Saturday, June 12, 2010

John Paul II rose update

What a difference a few days make! This pure white bloom opened on my rosebush today, just in time for the memorial of the Immaculate Heart of Mary. Deo gratias!



Monday, June 7, 2010

Congratulations LPMI graduates

 I didn't get a group picture of all 24 graduates, but here is my friend Mark (c) with Br. Miguel (l) and Fr. Ed (r). Congratulations to Mark and all the 2010 graduates of the Lay Pastoral Ministry Institute!

Sunday, June 6, 2010

St. Peter's Basilica floorplan

Is it just me, or does anyone else see the shape of a  monstrance in the layout of St. Peter's Basilica?

Perhaps I've watched too many Corpus Christi processions today...

Saturday, June 5, 2010

John Paul II rose


I received a lovely surprise on Thursday afternoon. A dear friend sent me a John Paul II rosebush! http://www.jacksonandperkins.com/gardening/PD/31726/

I have wanted one ever since it came out several years ago. Today was planting day...which also entailed weeding, mulching, etc. It already has several buds; hopefully, in a few days we shall see some glorious papal white roses (which is about as close proximity to the Vatican rose garden as I ever expect to be).

The kiss of the sun for pardon,
The song of the birds for mirth,--
One is nearer God's heart in a garden
Than anywhere else on earth.
(from God's Garden by Dorothy Frances Gurney)

Friday, June 4, 2010

Myron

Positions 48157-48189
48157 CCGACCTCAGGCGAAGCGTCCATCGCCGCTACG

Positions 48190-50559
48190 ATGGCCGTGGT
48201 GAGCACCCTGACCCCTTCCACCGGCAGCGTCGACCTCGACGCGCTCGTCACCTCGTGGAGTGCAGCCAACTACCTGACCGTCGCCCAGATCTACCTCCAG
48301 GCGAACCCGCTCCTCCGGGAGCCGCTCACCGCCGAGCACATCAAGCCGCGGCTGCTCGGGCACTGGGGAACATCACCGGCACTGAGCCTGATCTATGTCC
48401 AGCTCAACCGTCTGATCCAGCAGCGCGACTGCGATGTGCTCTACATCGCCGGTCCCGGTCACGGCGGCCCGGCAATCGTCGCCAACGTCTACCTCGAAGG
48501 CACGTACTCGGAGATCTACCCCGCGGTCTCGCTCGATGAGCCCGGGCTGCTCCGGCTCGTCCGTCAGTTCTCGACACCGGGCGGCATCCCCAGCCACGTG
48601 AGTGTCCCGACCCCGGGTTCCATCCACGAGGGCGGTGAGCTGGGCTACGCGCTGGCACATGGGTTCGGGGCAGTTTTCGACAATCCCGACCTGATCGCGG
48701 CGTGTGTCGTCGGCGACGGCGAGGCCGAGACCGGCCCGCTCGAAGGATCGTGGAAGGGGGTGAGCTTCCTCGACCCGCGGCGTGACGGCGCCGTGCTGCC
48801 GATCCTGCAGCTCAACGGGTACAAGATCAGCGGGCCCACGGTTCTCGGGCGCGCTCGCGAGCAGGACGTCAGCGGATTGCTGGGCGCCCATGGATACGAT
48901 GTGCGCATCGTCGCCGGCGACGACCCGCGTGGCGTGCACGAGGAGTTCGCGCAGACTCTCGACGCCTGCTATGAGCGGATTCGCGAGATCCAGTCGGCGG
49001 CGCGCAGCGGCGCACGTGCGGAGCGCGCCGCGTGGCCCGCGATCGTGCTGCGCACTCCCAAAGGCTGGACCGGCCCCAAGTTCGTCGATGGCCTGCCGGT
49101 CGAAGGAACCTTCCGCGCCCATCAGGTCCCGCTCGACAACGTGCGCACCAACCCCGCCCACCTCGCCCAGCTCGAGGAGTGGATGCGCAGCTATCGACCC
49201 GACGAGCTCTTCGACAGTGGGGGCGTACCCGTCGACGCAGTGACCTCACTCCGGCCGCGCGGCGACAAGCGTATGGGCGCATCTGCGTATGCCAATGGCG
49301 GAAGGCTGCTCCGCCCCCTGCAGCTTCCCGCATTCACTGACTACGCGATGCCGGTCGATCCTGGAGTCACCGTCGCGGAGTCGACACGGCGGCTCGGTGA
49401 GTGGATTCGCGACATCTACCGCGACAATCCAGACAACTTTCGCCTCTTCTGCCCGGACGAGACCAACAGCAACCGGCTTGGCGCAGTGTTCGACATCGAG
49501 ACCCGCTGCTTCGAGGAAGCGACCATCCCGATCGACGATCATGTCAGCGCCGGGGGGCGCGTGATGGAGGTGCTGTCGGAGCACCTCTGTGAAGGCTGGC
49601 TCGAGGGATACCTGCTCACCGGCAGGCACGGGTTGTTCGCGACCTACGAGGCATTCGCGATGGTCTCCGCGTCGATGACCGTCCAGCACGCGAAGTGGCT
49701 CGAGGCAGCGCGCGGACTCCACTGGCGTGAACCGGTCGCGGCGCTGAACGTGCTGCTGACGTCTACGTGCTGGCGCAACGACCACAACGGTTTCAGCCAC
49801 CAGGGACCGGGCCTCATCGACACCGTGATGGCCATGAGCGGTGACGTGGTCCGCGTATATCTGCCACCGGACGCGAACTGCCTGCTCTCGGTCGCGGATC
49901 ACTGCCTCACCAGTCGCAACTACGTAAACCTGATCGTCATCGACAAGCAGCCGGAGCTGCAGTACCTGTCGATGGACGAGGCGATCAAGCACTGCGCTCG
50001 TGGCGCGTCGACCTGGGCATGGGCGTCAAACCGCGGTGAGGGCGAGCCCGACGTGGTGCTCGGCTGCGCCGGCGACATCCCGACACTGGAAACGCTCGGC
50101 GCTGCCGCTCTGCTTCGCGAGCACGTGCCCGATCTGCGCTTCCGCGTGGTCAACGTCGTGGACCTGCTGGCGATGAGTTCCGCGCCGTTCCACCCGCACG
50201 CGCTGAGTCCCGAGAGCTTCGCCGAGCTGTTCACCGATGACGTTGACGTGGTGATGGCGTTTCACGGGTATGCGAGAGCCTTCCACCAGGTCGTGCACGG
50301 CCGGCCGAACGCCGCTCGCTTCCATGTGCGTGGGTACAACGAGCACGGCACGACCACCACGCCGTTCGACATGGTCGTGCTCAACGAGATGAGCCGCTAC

Know anyone named Sacred Chrism? No? How about Myron?

As part of this week's course assignment (Fundamentals of Catholic Doctrine), I have been reading the Catechism of the Catholic Church, Section 2: The Seven Sacraments of the Church. Article 1297 gives an excerpt from the Syriac liturgy of Antioch, specifically the epiclesis for the consecration of the sacred chrism or myron:

Father...send your Holy Spirit on us and on this oil which is before us and consecrate it, so that it may be for all who are anointed and marked with it holy myron, priestly myron, royal myron, anointing with gladness, clothing with light, a cloak of salvation, a spiritual gift, the sanctification of souls and bodies, imperishable happiness, the indelible seal, a buckler of faith, and a fearsome helmet against all the works of the adversary.

So the next time you encounter someone named Myron, remember what an awesome name he has...but it probably wouldn't be a good idea to call him Chris for short. ;)

Thursday, June 3, 2010

Welcome to my New Blog!

At choir practice last night, I was asked, by a guest tenor, the meaning of one of the hymns, Ave Verum Corpus, which we were practicing for the transferred feast of Corpus Christi this Sunday. It really hit home how impoverished we have become by the ignorance of our Latin language patrimony, and how just the translation of this one hymn could be used for catechesis.

Ave verum corpus, natum de Maria Virgine,
vere passum, immolatum in cruce pro homine,
cuius latus perforatum fluxit aqua et sanguine:
esto nobis praegustatum in mortis examine.
O Iesu dulcis, O Iesu pie, O Iesu, fili Mariae.
Miserere mei. Amen.

Hail, true Body, born of the Virgin Mary,
truly suffering, sacrificed on the cross for mankind,
whose pierced side flowed with water & blood:
May it be for us a foretaste (of the Heavenly banquet)
in the trial of death.
O dear Jesus, O merciful Jesus, O Jesus, son of Mary,
have mercy on me. Amen.

Just think, in the 14th century this composition, possibly by Pope Innocent VI, was sung at the elevation of the Host during Consecration, and at Benediction of the Most Blessed Sacrament. In the same way that the faith was proclaimed in stained glass, so the hymns portrayed the True Faith.

To the phrase lex orandi, lex credendi, lex vivendi could also be added: lex cantandi.

Whatever the language, let us always make a joyful noise unto the Lord that is truly worthy of Him!